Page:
There is something about being undressed by another person which makes the French courtly ritual entirely alien to a modern audience. Nudity, despite being rare in everyday life, is not always powerless and humiliating. We may giggle at the ‘bits’ included by ancient Greek sculptors—but portraying a naked male with a small phallus was once seen as the ultimate indication of purity, self-restraint, and morality. Life drawing remains an art form which celebrates the human form as an artistic object which is worthy of our attention and respect. Stripping could also be viewed as art: a choreographed routine in which the stripper reveals their nakedness on their own terms and gains sexual power and money in the process. Nudity is not, in itself, embarrassing or shameful. It is highly dependent on context. Given our perception of state leaders as dignified, professional figures, I imagine that a staged nude appearance during Rishi Sunak’s election campaign would provoke shock and uproar. Still, it would not necessarily make him an object of ridicule. If the nickname ‘Dishy Rishi’ is anything to go by, it might even help his position in the polls.

However, to extend this somewhat bizarre thought experiment, if Rishi was undressed by the members of his cabinet at the start of PMQs he would lose control over how and when he revealed his nudity. To be undressed by another person corrupts the barrier between private and public identity. The Prime Minister’s crisply ironed suits are the external complement to his public self: they represent the persona which he has chosen for the world to see. To observe the removal of these clothes would remind us that this persona is constructed, fragile, and fabricated.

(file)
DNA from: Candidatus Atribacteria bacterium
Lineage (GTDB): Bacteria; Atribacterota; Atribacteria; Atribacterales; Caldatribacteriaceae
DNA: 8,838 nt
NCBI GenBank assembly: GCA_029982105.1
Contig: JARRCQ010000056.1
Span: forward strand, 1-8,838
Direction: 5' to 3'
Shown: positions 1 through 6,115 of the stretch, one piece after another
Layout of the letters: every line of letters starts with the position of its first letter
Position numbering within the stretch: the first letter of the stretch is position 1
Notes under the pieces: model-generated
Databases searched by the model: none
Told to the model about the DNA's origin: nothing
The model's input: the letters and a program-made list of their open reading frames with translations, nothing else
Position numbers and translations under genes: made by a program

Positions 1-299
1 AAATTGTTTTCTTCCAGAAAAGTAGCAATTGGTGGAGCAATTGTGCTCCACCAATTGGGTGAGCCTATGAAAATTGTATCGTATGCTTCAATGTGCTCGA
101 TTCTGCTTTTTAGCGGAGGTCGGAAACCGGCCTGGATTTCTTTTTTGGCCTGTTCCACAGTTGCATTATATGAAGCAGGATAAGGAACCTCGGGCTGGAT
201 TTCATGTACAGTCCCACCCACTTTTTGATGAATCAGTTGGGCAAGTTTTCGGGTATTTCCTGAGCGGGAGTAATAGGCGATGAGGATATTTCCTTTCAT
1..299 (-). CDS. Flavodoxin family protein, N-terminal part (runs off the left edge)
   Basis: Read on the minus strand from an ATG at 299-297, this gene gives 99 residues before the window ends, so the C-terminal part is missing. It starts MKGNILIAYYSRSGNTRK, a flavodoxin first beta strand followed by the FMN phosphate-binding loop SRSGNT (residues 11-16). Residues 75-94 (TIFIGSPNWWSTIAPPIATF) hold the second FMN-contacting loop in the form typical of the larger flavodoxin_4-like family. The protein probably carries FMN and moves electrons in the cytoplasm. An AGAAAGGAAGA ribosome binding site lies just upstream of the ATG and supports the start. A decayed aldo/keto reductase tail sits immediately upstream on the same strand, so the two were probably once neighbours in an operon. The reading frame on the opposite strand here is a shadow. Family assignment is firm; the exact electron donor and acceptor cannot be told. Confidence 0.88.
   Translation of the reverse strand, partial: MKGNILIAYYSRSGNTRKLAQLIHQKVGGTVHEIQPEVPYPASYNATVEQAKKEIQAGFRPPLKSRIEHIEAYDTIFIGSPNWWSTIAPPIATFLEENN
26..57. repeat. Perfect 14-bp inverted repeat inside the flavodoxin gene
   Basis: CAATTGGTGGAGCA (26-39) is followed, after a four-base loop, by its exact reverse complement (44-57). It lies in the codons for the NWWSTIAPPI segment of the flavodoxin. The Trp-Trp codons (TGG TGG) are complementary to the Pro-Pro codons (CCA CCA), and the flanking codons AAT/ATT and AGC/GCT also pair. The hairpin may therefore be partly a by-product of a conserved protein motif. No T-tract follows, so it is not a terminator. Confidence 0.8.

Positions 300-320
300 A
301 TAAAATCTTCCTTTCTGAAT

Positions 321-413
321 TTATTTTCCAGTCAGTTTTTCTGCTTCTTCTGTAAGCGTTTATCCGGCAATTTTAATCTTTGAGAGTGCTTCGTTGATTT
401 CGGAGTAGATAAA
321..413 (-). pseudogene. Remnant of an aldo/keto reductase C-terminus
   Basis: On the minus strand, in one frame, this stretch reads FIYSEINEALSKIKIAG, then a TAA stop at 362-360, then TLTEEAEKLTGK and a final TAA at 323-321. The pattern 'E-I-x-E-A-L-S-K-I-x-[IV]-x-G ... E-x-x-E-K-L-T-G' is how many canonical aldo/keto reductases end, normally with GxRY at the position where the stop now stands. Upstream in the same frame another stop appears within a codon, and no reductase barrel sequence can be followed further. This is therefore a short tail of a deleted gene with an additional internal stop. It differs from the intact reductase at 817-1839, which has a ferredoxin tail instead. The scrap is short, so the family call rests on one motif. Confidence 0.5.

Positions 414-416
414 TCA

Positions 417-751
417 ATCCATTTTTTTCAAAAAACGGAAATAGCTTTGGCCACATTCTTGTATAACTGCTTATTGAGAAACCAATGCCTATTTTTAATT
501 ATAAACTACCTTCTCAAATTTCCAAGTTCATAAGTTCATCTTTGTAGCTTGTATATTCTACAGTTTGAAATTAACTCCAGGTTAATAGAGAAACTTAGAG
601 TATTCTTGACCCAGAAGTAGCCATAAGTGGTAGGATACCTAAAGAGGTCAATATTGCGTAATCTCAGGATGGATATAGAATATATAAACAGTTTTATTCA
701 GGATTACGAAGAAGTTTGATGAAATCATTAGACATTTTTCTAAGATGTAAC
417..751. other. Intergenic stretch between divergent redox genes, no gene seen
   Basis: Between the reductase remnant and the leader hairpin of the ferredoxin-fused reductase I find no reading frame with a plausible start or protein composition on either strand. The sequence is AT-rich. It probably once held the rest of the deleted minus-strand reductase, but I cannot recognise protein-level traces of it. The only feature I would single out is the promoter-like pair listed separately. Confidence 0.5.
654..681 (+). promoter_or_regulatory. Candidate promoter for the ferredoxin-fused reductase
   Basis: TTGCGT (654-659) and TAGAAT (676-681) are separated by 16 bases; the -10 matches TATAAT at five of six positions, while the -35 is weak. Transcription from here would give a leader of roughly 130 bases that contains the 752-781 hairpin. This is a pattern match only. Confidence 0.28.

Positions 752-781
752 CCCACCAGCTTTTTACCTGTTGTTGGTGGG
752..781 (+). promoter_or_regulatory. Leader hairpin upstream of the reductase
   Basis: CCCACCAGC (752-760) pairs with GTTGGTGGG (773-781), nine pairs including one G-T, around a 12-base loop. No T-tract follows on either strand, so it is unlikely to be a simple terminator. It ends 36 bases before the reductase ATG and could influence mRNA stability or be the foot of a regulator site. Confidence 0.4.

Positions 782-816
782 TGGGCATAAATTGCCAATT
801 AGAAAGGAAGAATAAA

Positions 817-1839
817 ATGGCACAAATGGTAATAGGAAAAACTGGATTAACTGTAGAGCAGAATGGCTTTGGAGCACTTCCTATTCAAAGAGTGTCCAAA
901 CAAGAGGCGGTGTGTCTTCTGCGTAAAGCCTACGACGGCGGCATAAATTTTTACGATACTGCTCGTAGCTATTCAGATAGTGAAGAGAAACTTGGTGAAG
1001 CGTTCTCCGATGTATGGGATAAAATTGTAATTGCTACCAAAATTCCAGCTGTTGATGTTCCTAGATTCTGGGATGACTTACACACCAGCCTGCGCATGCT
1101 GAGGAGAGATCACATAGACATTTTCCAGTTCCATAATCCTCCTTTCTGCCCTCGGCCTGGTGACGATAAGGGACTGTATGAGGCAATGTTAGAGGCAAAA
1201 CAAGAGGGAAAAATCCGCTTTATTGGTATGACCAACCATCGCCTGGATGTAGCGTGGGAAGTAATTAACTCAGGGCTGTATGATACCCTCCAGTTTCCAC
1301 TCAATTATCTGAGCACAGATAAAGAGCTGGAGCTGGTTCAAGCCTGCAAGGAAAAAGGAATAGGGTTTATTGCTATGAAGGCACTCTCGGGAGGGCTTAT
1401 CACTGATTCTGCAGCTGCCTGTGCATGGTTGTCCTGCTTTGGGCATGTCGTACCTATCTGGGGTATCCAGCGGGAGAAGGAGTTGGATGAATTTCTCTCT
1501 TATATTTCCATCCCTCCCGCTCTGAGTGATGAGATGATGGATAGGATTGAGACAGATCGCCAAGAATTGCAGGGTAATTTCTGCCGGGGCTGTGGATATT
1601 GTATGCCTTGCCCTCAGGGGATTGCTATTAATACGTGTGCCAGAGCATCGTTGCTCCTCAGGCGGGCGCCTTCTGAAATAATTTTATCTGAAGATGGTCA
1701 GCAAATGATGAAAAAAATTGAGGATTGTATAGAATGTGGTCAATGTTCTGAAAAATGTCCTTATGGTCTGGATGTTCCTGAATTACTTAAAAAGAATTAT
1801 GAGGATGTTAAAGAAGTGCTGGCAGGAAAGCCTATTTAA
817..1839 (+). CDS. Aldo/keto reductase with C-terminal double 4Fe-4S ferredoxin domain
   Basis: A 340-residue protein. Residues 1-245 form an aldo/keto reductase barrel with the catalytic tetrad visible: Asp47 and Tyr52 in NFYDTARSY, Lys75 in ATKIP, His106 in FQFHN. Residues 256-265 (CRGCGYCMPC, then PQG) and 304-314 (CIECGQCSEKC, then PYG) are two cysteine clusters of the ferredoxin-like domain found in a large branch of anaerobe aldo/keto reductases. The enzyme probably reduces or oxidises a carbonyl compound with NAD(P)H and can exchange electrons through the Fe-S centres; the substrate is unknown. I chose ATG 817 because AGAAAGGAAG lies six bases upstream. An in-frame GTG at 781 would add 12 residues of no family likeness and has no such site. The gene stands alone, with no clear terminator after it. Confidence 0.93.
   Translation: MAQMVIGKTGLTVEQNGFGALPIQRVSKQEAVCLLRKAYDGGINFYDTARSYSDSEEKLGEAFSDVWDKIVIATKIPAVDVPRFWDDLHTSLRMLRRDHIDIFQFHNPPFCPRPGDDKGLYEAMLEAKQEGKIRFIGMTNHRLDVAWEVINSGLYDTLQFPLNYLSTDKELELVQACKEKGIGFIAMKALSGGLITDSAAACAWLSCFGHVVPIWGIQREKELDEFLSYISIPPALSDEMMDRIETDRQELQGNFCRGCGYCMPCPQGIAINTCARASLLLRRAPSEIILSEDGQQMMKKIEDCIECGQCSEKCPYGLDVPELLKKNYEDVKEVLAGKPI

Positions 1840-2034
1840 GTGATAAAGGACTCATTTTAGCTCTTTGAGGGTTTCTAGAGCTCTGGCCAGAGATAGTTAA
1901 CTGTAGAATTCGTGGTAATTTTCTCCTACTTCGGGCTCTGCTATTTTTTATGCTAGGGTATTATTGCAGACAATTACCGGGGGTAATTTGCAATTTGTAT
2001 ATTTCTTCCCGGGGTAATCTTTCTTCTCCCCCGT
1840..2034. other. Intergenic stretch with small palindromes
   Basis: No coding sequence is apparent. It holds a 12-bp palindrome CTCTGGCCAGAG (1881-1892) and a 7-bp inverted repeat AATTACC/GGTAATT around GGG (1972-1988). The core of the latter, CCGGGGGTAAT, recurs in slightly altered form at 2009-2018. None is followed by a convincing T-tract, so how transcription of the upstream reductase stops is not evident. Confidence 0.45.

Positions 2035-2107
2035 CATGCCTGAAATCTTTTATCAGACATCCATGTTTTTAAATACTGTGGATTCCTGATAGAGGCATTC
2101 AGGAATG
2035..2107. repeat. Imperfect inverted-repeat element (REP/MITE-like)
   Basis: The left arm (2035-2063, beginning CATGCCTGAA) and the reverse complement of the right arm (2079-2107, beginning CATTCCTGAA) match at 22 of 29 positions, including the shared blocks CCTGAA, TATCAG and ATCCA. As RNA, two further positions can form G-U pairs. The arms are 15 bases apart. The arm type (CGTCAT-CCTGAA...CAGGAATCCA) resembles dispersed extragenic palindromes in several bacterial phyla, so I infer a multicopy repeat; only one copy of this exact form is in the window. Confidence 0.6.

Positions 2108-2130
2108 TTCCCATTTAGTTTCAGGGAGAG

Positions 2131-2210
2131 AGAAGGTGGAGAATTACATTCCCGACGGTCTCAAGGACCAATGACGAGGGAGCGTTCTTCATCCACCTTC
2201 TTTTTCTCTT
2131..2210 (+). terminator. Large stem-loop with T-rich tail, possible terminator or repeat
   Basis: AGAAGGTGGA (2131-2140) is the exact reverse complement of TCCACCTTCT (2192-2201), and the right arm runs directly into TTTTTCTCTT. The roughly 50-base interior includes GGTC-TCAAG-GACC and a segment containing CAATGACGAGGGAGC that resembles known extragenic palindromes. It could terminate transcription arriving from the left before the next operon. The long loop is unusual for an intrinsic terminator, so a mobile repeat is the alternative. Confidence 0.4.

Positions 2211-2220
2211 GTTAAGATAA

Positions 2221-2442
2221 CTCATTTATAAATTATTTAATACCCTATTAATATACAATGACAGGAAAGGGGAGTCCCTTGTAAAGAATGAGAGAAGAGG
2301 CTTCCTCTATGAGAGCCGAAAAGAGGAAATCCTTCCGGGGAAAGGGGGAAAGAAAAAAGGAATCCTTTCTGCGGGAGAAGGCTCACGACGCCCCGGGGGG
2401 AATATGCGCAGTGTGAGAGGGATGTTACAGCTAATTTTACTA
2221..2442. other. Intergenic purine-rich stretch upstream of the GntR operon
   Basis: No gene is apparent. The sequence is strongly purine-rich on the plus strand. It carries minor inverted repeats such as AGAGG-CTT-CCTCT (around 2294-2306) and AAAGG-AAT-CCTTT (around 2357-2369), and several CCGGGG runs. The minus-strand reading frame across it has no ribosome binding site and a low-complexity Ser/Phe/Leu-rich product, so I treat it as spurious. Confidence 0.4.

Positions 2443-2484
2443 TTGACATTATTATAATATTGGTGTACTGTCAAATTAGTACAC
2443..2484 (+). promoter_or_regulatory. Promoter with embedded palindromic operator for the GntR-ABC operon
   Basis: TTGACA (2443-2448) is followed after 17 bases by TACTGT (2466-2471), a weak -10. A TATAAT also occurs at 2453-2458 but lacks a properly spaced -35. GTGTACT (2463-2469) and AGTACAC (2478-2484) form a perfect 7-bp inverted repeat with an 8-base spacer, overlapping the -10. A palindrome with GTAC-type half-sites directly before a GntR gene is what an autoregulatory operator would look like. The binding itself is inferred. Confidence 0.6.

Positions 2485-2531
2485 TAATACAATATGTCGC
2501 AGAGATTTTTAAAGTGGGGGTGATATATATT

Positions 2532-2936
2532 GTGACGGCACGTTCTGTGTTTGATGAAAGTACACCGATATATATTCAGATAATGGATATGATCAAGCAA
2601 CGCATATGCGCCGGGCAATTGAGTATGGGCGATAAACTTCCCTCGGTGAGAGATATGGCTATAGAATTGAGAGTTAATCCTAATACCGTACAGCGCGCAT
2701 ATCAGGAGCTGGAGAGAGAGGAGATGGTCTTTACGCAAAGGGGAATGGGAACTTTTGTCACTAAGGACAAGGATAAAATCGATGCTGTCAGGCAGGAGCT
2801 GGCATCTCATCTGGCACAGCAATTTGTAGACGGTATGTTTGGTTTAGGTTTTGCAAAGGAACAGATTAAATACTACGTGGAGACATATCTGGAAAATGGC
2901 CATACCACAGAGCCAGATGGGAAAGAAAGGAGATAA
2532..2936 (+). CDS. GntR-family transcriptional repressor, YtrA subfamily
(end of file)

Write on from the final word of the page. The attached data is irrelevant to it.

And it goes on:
At what point did attitudes towards undressing change? The ‘Chambre du Roi’ ceremony reflected the masculine, hereditary and deeply personal nature of the power commanded by the French monarchy. In a society where it was believed that the King was appointed by God, his physical body was the main theatre of political power. By ritualising the transition from their public to private persona, kings could demonstrate that there was no difference between their robed, ceremonial identity and their naked human form. The King was the embodiment of the state: he did not have to earn his power, as it was an intrinsic part of his personal identity.

Today, this idea no longer stands. Personal identity is not the source of public authority. Most leaders at least maintain the illusion that their mandate is granted by popular sovereignty rather than arbitrary birthright. The idea that Putin could legitimately have won 50% of the votes in the 2021 election may be even less credible than the notion that he was appointed by God, but it does demonstrate that even he recognises that his authority does not stem from his personal identity. A modern equivalent of the ‘Chambre du Roi’ ceremony would underscore the fact that political power rests on unstable foundations and can be assumed or abandoned as easily as a ceremonial robe.

Being stripped has a significance that goes beyond clothes. We speak of people being stripped of their rights, their dignity, or their freedom. The passive construction implies a helpless and involuntary loss. In our society, being physically undressed entails the same humiliation and disempowerment. This attitude is demonstrative of the careful watch we keep over the boundary between our public and personal identities. We may, on occasion, decide to strip for others and lay our most private selves bare. But to let another person undress us, taking control of the transition from our public to private persona, is a renunciation of power which is, in today’s world, unfathomable.

Words by Anna Couzens. Art by Angelika Woodruff.